Semaglutide and kidney function: friends or enemies?

Published: 5 February 2024
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Semaglutide is a glucagon-like peptide-1 receptor agonist (GLP-1 RAs) approved for the treatment of type 2 diabetes mellitus (T2DM) and chronic weight management in obesity. GLP-1RAs are being investigated to slow the decline of kidney function in type 2 diabetics with chronic kidney disease. These agents prevent renal complications and have proven beneficial effects on cardiac outcomes. We describe a rare case of semaglutide-induced acute kidney injury (AKI) in a young woman with obesity, T2DM, hypertensive cardiomyopathy, and no pre-existing chronic kidney disease (CKD). This case is relevant as GLP1-RAs is used frequently in patients with and without kidney disease. Currently, only 3 cases of AKI ascribed to semaglutide of which only 1 without CKD have been described. Only in this case, kidney function improves after semaglutide discontinuation. However, because GLP1-RAs will be prescribed more and more frequently, we sought to highlight this possible, serious adverse effect of semaglutide.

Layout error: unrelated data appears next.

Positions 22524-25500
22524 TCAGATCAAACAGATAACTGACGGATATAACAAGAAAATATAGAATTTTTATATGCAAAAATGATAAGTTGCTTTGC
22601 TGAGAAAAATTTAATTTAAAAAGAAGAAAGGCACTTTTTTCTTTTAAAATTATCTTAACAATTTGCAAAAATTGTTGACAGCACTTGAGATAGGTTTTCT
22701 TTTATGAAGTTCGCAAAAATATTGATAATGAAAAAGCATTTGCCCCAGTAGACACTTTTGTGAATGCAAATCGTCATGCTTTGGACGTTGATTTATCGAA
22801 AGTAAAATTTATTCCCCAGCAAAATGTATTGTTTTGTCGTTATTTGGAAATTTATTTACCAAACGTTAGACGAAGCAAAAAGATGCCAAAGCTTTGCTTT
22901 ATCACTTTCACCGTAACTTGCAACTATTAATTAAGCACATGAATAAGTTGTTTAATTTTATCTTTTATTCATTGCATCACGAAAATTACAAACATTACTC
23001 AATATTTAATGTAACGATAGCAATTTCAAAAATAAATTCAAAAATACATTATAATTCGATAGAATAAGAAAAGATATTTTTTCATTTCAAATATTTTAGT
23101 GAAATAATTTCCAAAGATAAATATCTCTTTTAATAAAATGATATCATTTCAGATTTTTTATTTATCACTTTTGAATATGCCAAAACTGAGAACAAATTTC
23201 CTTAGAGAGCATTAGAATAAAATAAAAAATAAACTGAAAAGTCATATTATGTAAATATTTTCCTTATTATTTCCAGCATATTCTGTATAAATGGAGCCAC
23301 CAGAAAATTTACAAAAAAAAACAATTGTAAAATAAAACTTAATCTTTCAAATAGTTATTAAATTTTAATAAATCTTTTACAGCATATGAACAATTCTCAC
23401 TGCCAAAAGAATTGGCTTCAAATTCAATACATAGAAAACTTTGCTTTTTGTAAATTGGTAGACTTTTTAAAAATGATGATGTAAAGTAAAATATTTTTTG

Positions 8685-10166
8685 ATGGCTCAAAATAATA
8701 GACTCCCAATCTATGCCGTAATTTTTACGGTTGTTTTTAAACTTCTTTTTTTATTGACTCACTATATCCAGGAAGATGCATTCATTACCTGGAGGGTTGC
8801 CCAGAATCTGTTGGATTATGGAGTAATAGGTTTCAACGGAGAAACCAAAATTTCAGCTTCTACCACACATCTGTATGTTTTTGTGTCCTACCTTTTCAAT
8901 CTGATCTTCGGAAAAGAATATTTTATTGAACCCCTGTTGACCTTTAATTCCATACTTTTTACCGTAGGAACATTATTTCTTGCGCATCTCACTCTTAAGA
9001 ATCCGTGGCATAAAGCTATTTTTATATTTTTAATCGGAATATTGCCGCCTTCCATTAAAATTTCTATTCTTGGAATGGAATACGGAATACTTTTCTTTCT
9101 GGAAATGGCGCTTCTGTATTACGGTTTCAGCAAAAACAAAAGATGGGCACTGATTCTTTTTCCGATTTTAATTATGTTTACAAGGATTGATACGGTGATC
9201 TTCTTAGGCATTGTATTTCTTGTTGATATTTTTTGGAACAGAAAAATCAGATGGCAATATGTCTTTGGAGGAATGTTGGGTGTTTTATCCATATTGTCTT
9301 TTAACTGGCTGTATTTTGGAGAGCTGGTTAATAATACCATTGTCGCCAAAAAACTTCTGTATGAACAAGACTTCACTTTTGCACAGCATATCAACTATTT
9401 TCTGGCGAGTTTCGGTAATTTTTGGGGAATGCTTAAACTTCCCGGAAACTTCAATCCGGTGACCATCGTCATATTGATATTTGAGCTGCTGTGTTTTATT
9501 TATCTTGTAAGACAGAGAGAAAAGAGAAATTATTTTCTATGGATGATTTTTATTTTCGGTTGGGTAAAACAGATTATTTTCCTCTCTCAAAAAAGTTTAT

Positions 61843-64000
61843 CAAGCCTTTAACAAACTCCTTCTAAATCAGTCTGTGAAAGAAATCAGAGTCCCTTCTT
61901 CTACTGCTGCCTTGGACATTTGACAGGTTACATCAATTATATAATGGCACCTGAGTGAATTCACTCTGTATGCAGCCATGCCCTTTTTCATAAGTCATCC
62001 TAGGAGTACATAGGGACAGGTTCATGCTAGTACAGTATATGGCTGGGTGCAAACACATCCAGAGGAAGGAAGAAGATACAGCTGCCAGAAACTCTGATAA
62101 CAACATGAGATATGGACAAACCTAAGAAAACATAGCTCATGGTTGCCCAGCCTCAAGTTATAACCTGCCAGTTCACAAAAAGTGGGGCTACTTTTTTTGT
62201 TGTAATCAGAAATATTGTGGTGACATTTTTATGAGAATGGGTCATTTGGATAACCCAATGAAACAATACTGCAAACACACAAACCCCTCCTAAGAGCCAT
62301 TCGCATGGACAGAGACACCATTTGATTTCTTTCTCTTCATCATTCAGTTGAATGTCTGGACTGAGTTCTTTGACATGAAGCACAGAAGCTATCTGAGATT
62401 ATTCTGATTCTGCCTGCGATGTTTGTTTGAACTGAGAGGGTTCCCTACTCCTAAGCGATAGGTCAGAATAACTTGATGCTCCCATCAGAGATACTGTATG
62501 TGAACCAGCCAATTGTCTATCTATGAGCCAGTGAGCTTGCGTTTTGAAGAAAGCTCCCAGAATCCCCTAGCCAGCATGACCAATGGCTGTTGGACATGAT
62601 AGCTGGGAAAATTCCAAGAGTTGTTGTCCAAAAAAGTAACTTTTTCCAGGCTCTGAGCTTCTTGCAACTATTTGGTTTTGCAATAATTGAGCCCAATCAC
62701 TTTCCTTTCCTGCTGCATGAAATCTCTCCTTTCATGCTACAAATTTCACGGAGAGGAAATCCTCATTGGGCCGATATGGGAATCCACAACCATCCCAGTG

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How to Cite

Giofrè, F., Trapanese, V., Natale, M. R., Vatalaro, C., Cosentino, F., Melina, M., Pelle, M. C., Carullo, N., Capria, M., & Arturi, F. (2024). Semaglutide and kidney function: friends or enemies?. Italian Journal of Medicine, 18(1). https://doi.org/10.4081/itjm.2024.1694

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